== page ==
2014-09-12 / Front Page

Compost issue going to Maine court

By Alex Acquisto
Staff Writer

ARUNDEL — The Maine Supreme Judicial Court is scheduled to hear oral arguments in the appealed case of Town of Arundel v. Dubois Livestock, Inc. on Wednesday, Sept. 10 in Bangor.

The case was previously heard by the York County Superior Court last September.

The issue between the Randrick Trust, which owns Dubois Livestock, Inc., and the town arose after it was discovered the company was maintaining a compost operation on its six-acre property on Irving Road.

According to the court document from 2013, “The composting operation was deemed to be a solid waste processing facility by the Arundel Planning Board, a use not permitted in the R-4 zone. However, the facility was permitted at the time the processing facility opened.”

Because the Dubois family began the compost operation when the use was allowed – before the town’s Land Use Ordinance – the planning board granted the family a conditional use permit in February 2011. The permit included specific regulatory standards the Trust must comply with.

“They received a conditional-use permit to continue the operation as it was with no expansion or changes,” said Tad Redway, town planner.

The conditions included an annual inspection and the requirement that the Dubois family provide the town with “bills of lading and an annual summary report,” according to the court document.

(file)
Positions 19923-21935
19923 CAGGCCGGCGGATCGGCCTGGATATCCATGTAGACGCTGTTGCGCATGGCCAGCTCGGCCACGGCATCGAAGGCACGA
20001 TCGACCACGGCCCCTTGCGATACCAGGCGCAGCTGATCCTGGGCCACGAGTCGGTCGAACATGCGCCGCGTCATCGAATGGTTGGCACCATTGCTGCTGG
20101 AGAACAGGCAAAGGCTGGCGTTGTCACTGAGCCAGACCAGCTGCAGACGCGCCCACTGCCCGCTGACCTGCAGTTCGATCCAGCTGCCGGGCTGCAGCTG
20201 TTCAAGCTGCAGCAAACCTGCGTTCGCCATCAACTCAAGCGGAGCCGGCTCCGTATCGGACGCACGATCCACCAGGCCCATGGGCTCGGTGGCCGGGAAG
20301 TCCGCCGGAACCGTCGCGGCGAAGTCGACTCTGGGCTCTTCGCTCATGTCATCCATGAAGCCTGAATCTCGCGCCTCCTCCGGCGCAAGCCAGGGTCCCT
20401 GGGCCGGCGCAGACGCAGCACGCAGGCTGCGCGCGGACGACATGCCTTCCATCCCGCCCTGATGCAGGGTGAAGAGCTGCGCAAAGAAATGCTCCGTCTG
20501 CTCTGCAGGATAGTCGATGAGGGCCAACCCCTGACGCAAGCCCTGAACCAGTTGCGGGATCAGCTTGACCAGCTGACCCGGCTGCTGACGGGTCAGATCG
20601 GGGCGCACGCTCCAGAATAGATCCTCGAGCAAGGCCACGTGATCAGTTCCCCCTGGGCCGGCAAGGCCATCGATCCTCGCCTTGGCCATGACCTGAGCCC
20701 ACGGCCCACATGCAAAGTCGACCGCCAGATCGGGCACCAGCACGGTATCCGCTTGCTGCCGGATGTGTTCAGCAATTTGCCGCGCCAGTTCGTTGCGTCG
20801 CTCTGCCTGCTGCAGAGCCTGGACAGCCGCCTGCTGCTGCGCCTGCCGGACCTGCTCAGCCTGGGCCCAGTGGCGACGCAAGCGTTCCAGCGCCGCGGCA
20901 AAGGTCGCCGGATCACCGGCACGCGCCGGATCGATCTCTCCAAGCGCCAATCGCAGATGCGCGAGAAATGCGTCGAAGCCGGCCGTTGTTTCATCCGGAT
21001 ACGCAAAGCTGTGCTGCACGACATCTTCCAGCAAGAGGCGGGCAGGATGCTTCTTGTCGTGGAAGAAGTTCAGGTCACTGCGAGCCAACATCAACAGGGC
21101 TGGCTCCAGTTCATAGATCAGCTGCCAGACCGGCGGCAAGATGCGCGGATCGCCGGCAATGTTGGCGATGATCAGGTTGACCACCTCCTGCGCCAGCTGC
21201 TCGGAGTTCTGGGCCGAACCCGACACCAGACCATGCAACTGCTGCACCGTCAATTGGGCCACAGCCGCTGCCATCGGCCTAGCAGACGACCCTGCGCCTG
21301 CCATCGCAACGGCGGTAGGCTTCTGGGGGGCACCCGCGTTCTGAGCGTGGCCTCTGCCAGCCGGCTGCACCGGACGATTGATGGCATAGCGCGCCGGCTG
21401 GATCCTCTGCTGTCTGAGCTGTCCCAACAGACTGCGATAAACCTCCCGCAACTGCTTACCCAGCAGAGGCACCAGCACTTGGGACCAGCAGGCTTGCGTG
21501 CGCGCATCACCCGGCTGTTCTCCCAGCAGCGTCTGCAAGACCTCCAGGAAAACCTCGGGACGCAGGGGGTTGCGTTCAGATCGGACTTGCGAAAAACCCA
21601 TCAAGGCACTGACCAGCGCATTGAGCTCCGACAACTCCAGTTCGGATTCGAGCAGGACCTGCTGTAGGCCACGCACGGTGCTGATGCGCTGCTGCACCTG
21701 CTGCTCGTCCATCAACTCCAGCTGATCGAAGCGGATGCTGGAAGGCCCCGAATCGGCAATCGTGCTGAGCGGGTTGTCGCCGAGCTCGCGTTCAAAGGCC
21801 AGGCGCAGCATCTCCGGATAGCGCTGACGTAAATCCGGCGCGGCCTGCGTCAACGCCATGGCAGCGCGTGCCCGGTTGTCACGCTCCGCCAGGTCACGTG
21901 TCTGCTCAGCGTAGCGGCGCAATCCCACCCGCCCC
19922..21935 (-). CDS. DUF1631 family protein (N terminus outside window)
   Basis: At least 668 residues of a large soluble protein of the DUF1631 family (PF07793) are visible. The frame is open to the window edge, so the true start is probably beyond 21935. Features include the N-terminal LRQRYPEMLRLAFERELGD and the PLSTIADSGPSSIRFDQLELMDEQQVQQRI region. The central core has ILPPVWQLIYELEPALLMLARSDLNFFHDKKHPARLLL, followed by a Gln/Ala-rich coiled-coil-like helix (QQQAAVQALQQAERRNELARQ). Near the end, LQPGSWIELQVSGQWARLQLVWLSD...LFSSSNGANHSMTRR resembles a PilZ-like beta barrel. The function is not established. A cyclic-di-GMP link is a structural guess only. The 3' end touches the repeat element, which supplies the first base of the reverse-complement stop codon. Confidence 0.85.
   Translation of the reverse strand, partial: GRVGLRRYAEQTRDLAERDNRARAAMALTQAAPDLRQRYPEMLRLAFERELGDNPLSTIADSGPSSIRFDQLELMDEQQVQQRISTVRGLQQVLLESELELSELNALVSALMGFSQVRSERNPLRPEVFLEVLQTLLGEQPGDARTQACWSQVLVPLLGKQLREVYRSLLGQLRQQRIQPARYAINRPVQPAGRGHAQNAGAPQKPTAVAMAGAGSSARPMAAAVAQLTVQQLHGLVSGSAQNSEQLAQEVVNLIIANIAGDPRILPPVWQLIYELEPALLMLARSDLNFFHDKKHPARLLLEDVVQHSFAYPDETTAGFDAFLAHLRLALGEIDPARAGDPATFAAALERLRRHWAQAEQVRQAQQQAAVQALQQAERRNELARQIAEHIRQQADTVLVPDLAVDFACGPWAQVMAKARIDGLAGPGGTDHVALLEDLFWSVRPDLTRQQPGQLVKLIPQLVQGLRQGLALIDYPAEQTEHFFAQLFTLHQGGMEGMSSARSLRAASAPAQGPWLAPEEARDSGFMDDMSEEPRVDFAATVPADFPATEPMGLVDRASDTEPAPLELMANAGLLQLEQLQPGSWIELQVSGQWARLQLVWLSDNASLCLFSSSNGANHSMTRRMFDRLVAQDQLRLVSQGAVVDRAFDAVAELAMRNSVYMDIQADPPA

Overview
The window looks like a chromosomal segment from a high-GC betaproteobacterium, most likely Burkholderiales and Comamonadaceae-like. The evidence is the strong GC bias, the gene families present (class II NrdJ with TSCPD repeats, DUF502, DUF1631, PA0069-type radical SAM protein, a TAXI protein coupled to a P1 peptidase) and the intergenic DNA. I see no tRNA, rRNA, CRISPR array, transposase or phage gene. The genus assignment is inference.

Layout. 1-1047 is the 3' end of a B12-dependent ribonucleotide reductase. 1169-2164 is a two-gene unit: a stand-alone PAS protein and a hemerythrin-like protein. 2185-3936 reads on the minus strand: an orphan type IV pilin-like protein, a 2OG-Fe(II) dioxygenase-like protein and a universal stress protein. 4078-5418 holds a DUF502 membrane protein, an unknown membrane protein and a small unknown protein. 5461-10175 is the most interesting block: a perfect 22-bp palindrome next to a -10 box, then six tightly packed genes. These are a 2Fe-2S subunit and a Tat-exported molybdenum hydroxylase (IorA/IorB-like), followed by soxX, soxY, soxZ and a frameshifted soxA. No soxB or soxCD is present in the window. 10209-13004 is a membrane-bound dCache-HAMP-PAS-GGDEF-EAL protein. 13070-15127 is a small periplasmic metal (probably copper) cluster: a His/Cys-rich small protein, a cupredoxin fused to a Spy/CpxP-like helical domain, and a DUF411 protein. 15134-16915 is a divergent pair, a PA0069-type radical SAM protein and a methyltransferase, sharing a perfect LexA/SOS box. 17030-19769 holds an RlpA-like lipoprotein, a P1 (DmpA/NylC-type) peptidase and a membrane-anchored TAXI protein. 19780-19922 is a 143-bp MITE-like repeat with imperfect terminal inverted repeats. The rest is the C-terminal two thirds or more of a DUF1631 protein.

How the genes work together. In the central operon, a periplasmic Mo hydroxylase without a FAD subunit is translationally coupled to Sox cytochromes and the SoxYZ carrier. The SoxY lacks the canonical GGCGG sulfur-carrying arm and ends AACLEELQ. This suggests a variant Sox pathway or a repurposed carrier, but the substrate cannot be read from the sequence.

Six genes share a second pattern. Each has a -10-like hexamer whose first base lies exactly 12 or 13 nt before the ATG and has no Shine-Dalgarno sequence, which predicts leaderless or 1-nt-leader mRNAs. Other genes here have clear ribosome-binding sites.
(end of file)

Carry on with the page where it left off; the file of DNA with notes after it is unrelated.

The Dubois family failed to appeal within the allotted 30 days that their business violated municipal ordinance.

The family did, later, provide members of the planning board with a letter from the Maine Department of Agriculture that validated the facility as an “agricultural composting operation,” according to the 2013 court document.

Town officials in Arundel then sought to make sure the operations at Dubois Livestock, Inc. adhered to the standards set by the town as part of the conditional use permit. The Dubois family refused to comply with the town’s conditional uses, according to the court document, by refusing to relinquish an annual summary report and denying town officials access to the property.

The town then issued Dubois Livestock, Inc. a Notice of Violation. Members of the Dubois family again appealed to the Arundel Zoning Board of Appeals.

The case was heard by the York County Superior Court to determine “whether the [agency] correctly applied the law and whether its fact findings are supported by any competent evidence,” according to the decision.

The Superior Court ruled in favor of the town, saying the conditional-use requirements were valid and rightful.

The Dubois family then appealed to the Maine Supreme Judicial Court.

There is no way to determine what decision will be made, said Redway. “It could have some significant implications not just for us but on a statewide basis,” Redway said. “It would all depend on if they were to vacate the decision.”

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